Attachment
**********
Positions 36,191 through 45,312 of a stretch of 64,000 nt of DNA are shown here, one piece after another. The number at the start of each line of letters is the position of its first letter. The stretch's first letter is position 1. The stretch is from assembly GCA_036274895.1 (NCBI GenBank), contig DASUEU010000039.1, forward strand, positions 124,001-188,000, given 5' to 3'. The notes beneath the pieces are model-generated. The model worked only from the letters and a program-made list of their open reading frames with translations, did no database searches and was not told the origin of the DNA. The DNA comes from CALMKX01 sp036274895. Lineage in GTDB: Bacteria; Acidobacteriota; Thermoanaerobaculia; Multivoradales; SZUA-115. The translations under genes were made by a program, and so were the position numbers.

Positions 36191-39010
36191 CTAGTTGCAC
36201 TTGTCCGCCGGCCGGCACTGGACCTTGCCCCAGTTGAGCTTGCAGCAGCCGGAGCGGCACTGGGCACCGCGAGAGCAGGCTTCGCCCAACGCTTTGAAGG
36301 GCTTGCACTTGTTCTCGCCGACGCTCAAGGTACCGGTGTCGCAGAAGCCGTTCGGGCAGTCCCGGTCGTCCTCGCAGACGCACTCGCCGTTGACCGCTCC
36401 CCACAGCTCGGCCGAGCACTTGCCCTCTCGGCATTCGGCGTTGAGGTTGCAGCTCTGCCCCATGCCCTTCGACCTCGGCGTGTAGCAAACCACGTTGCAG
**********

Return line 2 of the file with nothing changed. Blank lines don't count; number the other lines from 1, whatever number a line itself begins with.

Positions 36191-39010